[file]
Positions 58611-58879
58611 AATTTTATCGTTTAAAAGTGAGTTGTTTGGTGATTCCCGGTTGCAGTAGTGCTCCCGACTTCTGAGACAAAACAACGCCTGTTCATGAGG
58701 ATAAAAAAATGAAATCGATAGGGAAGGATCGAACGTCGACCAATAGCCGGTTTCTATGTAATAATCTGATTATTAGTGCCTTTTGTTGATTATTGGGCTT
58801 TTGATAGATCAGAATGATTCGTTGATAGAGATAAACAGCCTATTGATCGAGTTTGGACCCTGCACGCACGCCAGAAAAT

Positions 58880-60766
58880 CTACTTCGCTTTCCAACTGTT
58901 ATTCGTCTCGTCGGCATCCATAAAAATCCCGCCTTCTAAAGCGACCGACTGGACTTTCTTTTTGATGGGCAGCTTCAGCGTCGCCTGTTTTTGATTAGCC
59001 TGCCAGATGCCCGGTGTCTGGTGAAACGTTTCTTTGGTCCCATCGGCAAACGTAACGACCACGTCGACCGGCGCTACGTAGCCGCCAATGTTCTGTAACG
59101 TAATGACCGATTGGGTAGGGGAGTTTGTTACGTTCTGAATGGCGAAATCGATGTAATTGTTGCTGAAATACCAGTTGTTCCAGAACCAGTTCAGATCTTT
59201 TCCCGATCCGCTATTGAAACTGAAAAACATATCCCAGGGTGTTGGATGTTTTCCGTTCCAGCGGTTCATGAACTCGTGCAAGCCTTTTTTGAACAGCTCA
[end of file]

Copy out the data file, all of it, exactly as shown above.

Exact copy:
Positions 58611-58879
58611 AATTTTATCGTTTAAAAGTGAGTTGTTTGGTGATTCCCGGTTGCAGTAGTGCTCCCGACTTCTGAGACAAAACAACGCCTGTTCATGAGG
58701 ATAAAAAAATGAAATCGATAGGGAAGGATCGAACGTCGACCAATAGCCGGTTTCTATGTAATAATCTGATTATTAGTGCCTTTTGTTGATTATTGGGCTT
58801 TTGATAGATCAGAATGATTCGTTGATAGAGATAAACAGCCTATTGATCGAGTTTGGACCCTGCACGCACGCCAGAAAAT

Positions 58880-60766
58880 CTACTTCGCTTTCCAACTGTT
58901 ATTCGTCTCGTCGGCATCCATAAAAATCCCGCCTTCTAAAGCGACCGACTGGACTTTCTTTTTGATGGGCAGCTTCAGCGTCGCCTGTTTTTGATTAGCC
59001 TGCCAGATGCCCGGTGTCTGGTGAAACGTTTCTTTGGTCCCATCGGCAAACGTAACGACCACGTCGACCGGCGCTACGTAGCCGCCAATGTTCTGTAACG
59101 TAATGACCGATTGGGTAGGGGAGTTTGTTACGTTCTGAATGGCGAAATCGATGTAATTGTTGCTGAAATACCAGTTGTTCCAGAACCAGTTCAGATCTTT
59201 TCCCGATCCGCTATTGAAACTGAAAAACATATCCCAGGGTGTTGGATGTTTTCCGTTCCAGCGGTTCATGAACTCGTGCAAGCCTTTTTTGAACAGCTCA